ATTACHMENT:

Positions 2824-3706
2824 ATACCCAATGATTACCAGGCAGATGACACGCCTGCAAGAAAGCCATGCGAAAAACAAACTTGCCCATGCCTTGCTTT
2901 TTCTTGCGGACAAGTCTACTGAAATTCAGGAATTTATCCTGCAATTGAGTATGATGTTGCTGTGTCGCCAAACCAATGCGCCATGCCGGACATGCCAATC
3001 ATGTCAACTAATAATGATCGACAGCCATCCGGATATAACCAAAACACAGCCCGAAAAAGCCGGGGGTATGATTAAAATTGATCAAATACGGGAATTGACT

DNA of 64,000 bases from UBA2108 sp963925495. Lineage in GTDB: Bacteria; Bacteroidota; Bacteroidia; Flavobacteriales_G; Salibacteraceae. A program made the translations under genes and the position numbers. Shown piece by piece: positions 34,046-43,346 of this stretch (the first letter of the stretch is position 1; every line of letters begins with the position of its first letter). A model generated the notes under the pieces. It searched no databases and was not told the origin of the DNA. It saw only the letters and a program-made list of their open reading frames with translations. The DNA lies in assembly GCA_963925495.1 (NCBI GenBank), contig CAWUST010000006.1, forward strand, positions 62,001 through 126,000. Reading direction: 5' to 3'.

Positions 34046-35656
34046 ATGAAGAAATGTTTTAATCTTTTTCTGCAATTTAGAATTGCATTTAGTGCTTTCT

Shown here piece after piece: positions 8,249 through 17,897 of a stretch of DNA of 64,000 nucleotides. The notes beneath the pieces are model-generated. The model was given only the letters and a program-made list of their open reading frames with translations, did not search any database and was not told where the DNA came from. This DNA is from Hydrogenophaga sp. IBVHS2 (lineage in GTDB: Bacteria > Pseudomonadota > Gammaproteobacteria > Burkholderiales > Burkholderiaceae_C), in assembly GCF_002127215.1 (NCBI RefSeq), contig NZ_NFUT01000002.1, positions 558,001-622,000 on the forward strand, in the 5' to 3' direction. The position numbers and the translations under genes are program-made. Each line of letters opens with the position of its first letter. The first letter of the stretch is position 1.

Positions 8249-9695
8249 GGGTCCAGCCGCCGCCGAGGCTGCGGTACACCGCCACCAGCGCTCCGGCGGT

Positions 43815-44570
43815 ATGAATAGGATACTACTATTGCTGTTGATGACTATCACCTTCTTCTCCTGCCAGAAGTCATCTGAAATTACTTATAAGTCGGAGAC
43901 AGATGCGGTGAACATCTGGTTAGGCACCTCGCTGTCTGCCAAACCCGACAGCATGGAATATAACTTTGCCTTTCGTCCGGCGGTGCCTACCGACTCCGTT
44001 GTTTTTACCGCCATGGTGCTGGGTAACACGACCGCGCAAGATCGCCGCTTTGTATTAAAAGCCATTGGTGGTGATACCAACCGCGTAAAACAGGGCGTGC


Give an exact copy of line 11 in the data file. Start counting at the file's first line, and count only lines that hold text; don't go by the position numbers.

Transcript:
Positions 43815-44570